Michael Bloomberg, the 77-year-old billionaire and former mayor of New York City, is running for President.  This puts the Bloomberg journalists in a precarious position.

Really precarious.

Turns out, this Democrat is not that big on freedom of the press.  “Quite honestly, I don’t want all the reporters I’m paying to write a bad story about me,” he said to a radio interviewer in 2018, even suggesting he might end Bloomberg News’s political coverage if he ran for President. “I don’t want them to be independent.”

Perhaps this would be a funny joke, if Bloomberg’s wealth, family, and personal life were not already off limits to reporters.  

This weekend, the journalists at Bloomberg got a memo detailing what their boss expected of them as he officially launched a Presidential run. The Washington Post describes it:

The policy, as detailed over the weekend in a memo from top editor John Micklethwait: 

Journalists will not dig into Bloomberg himself (or his charitable endeavors, business practices, family, etc.) or into his Democratic rivals. They will cover developments in the campaign on a more superficial level.

Micklethwait:“We will look at policies and their consequences. We will carry polls, we will interview candidates and we will track their campaigns, including Mike’s. We have already assigned a reporter to follow his campaign (just as we did when Mike was in City Hall). And in the stories we write on the presidential contest, we will make clear that our owner is now a candidate.”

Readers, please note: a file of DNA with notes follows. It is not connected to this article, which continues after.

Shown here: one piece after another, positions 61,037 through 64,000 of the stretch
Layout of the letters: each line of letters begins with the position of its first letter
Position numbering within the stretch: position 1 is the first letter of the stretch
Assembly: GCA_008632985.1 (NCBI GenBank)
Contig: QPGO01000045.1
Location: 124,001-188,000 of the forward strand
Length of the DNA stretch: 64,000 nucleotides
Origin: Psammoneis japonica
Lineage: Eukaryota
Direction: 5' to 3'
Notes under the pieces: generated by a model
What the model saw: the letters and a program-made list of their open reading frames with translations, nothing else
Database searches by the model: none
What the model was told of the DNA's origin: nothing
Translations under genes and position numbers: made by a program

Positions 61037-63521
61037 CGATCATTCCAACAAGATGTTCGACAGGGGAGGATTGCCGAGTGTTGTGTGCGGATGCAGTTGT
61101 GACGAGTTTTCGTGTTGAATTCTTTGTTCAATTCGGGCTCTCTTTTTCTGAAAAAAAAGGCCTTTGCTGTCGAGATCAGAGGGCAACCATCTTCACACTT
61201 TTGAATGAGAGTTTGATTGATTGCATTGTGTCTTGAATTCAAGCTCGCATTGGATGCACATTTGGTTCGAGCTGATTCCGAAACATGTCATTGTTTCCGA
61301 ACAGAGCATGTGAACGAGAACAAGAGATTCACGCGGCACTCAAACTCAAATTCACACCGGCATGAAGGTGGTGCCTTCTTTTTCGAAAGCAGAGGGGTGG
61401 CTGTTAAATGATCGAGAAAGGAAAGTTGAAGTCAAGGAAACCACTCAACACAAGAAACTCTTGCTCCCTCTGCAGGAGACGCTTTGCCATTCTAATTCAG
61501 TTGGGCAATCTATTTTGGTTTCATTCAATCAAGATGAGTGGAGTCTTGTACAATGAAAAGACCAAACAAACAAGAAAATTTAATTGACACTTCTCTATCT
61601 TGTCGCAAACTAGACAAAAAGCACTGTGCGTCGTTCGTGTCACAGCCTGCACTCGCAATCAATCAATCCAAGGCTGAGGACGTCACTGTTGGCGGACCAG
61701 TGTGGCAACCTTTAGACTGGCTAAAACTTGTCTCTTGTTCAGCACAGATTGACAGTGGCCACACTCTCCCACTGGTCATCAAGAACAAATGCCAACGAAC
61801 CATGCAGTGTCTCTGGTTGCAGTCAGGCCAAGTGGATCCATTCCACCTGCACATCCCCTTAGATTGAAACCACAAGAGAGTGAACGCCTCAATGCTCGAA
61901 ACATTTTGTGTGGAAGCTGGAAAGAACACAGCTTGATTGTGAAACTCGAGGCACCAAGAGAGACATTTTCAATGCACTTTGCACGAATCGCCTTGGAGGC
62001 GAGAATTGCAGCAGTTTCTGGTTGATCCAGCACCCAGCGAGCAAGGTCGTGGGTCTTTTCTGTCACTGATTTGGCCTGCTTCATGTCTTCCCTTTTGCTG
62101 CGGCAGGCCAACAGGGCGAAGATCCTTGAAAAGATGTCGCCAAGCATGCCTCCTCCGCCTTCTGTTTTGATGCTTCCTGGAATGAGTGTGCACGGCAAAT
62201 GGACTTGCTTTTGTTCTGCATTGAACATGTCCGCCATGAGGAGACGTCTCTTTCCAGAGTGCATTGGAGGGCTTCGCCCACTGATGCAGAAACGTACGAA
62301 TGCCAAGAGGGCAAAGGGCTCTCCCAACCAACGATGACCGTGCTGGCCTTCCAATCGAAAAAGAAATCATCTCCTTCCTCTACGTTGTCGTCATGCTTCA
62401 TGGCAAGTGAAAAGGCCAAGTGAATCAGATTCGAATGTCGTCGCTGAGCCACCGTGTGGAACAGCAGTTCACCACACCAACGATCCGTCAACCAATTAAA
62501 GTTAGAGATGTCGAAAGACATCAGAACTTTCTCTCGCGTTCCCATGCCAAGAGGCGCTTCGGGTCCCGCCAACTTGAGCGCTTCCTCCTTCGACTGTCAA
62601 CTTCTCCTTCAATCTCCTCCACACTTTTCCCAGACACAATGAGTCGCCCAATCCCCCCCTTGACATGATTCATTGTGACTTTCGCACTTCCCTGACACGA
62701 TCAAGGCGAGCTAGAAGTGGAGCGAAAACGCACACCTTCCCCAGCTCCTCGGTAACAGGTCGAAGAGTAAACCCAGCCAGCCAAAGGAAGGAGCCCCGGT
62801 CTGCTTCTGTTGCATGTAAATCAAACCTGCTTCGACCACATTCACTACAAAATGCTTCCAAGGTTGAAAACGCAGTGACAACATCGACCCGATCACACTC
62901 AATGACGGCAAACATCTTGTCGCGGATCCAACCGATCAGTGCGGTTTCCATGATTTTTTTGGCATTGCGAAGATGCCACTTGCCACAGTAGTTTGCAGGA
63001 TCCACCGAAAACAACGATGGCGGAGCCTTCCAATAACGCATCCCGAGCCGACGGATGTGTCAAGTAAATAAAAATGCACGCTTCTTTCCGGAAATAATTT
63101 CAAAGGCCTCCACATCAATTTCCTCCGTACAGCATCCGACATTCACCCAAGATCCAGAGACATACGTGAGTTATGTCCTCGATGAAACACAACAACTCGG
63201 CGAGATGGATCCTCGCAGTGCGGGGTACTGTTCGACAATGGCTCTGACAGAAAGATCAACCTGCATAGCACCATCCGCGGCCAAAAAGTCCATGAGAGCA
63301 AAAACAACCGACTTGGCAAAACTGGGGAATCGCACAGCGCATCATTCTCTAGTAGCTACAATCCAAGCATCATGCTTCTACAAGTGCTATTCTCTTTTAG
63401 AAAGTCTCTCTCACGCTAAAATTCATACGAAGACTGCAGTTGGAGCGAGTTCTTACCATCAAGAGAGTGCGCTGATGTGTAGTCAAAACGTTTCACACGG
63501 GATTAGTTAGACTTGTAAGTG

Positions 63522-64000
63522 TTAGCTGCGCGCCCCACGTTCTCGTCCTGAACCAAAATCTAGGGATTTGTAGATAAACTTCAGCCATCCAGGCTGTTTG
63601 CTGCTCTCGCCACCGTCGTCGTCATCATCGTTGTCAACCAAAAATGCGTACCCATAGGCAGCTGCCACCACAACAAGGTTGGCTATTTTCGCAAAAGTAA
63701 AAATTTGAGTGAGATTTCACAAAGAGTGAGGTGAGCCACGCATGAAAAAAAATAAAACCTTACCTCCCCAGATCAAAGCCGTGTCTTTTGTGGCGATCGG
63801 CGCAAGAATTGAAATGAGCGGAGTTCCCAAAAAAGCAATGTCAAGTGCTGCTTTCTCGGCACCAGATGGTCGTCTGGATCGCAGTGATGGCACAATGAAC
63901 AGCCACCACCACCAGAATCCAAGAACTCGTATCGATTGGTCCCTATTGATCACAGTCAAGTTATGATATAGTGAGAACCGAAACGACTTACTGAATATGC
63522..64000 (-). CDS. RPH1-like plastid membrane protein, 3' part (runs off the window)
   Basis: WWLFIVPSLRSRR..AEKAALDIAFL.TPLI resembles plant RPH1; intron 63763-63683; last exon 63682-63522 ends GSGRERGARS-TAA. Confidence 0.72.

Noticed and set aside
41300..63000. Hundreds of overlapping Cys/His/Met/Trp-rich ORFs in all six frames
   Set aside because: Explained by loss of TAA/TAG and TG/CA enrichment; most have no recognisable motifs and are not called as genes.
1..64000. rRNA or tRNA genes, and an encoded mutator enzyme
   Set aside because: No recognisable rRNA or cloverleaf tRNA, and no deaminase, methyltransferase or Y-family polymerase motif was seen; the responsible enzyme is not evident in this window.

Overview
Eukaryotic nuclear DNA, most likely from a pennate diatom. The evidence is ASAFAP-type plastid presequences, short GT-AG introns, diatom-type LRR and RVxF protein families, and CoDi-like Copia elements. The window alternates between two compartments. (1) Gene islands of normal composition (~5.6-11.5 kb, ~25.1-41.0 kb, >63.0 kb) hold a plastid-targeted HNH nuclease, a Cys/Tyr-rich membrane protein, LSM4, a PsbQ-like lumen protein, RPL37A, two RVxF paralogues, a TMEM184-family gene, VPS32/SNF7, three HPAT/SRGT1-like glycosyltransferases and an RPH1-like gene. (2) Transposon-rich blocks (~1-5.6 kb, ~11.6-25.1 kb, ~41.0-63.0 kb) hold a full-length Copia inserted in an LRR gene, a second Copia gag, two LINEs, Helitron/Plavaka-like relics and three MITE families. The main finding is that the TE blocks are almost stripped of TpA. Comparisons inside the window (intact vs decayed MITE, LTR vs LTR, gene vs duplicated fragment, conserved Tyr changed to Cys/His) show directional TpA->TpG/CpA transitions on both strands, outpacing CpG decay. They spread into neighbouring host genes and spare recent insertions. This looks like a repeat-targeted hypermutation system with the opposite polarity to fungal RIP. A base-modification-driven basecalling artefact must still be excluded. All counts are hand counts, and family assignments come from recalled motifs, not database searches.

Bloomberg News also will publish other organizations’ investigations, sometimes in summary form.

However, for now, they will continue to investigate President Trump.

But I didn’t have to tell you that last line, did I?

Even worse, top opinion editors David Shipley and Tim O’Brien are leaving their roles and joining the campaign, which verifies the fears that conservatives have had all along: the top opinion editors at these media outlets are simply Democratic operatives in thin disguise.

Margaret Sullivan sums up the problem really powerfully.

“Built into good journalism is independence. It’s a requirement, the very foundation — the sine qua non, since we seem to like three-word Latin phrases these days. ‘Without which, not’: the essential element,” she writes.  “Making a crucially important area of coverage off-limits saws away at that foundation, leaving everything that remains in an unstable state.”

That’s exactly right.  The next time you hear Democrats talking about the importance of the press, remember that prominent Democrats like Bloomberg are happy to sacrifice it for their own advancement.

Image Credit: Wikimedia

Hat Tip: Washington Post

About The Author

Mark Meckler

Mark was a co-founder of the Tea Party Patriots, and served as the national coordinator. He left the organization to work more broadly on expanding the self-governance movement beyond the partisan divide. Mark appears regularly on television in outlets as diverse as MSNBC, ABC, NBC, Fox News, CNN, Bloomberg, Fox Business and the BBC. He’s highly sought after for the tea party perspective from print and electronic media outlets, from the Wall Street Journal, New York Times, L.A. Times, Washington Examiner, Politico and the The Hill. Mark blogs at MarkMeckler.com, and his opinion editorials regularly run in many of the leading political newspapers both on and offline. Mark has a BA in English from San Diego State University and graduated with honors from University of the Pacific, McGeorge School of Law in 1988. He practiced real estate and business law for almost a decade. For the last eleven years of his legal career he specialized in Internet advertising law. When not fighting for the future of our nation, Mark is an avid horseman, and lives in rural northern California with his wife Patty and two children.